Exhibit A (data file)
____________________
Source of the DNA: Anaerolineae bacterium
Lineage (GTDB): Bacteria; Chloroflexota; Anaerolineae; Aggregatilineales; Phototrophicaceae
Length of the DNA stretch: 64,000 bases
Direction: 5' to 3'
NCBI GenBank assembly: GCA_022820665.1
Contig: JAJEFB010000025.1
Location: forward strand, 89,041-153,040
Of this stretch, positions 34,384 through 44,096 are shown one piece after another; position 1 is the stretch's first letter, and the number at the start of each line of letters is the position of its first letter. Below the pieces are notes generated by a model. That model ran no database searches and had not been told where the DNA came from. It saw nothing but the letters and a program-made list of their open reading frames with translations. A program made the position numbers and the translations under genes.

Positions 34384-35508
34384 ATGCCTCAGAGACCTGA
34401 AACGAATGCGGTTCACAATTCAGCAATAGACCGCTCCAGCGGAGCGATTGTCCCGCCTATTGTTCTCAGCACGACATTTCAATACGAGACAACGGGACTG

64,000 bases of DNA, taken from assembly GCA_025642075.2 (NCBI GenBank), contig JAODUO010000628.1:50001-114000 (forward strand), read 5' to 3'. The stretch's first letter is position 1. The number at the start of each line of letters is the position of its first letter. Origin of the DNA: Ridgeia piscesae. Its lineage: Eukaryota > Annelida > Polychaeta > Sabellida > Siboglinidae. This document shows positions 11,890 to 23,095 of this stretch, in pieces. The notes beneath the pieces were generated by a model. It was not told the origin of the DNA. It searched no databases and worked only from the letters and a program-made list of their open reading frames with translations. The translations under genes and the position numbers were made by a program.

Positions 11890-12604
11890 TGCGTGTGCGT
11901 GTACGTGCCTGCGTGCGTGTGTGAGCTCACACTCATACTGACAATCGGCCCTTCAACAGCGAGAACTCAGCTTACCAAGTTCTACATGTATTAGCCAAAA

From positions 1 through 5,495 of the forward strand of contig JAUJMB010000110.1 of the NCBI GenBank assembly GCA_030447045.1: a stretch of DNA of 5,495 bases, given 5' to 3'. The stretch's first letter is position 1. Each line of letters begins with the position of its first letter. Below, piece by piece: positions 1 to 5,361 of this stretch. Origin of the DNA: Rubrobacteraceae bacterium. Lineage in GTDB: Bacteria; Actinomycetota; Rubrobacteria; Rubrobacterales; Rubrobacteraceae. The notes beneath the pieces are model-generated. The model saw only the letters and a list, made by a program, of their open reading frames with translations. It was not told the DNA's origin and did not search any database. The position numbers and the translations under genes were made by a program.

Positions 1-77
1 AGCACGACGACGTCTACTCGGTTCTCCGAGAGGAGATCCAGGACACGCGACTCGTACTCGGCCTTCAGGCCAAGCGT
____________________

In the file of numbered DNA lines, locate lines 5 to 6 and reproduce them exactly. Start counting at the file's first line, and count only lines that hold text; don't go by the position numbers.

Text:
NCBI GenBank assembly: GCA_022820665.1
Contig: JAJEFB010000025.1